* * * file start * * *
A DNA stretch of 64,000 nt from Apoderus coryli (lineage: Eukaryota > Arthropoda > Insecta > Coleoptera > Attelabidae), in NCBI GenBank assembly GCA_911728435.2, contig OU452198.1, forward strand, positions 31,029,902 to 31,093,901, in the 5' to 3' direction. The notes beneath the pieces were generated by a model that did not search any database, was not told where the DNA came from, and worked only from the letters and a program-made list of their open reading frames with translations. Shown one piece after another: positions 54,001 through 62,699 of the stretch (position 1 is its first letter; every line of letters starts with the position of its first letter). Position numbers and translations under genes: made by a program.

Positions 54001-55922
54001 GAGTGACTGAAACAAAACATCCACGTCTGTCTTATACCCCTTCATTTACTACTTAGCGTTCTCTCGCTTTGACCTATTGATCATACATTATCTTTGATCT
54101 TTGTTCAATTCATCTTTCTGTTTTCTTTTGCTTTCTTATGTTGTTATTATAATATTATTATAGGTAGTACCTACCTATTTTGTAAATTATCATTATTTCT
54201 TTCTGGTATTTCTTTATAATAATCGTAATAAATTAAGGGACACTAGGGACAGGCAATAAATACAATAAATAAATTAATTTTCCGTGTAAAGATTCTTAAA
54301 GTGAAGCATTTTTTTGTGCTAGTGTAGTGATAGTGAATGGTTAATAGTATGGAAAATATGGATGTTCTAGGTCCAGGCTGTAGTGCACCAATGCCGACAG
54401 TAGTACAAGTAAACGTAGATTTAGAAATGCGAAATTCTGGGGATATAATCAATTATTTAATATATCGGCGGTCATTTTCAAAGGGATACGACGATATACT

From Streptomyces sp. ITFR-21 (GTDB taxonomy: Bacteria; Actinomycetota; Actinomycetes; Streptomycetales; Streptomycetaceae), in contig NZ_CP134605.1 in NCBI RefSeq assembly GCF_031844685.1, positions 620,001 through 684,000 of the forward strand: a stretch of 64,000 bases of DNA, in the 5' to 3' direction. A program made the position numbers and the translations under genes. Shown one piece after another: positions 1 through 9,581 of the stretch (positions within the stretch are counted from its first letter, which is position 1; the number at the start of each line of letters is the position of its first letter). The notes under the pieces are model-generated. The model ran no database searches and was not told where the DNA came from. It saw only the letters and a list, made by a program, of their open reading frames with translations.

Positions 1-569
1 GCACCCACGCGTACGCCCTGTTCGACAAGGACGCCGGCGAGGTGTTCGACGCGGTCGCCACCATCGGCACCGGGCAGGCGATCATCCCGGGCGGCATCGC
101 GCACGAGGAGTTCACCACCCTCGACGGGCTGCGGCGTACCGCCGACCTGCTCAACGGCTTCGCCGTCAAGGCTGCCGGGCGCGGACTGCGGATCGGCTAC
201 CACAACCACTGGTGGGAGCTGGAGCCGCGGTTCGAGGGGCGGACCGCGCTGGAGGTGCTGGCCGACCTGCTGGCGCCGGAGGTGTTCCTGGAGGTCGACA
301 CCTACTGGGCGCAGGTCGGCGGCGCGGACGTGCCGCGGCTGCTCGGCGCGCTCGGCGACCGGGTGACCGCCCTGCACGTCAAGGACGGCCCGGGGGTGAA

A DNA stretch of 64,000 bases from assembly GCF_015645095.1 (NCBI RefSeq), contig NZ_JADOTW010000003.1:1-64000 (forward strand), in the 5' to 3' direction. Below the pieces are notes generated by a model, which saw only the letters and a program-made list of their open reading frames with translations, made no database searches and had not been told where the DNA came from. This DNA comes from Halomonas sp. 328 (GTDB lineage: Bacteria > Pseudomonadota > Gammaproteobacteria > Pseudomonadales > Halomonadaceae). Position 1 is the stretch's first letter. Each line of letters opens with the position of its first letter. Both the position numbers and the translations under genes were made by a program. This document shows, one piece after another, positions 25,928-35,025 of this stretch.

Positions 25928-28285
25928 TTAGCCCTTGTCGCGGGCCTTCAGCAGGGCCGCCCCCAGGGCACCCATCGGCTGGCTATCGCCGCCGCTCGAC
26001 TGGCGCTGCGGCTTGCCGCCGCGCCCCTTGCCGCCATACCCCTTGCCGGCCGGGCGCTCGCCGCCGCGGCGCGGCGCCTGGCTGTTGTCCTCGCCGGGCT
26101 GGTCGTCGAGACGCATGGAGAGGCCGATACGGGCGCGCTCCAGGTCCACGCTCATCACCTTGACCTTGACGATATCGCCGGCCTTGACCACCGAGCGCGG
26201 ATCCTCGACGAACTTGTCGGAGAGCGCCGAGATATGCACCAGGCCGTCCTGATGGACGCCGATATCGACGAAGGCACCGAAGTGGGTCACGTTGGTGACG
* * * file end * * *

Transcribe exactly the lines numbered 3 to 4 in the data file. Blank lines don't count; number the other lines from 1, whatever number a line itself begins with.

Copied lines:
54001 GAGTGACTGAAACAAAACATCCACGTCTGTCTTATACCCCTTCATTTACTACTTAGCGTTCTCTCGCTTTGACCTATTGATCATACATTATCTTTGATCT
54101 TTGTTCAATTCATCTTTCTGTTTTCTTTTGCTTTCTTATGTTGTTATTATAATATTATTATAGGTAGTACCTACCTATTTTGTAAATTATCATTATTTCT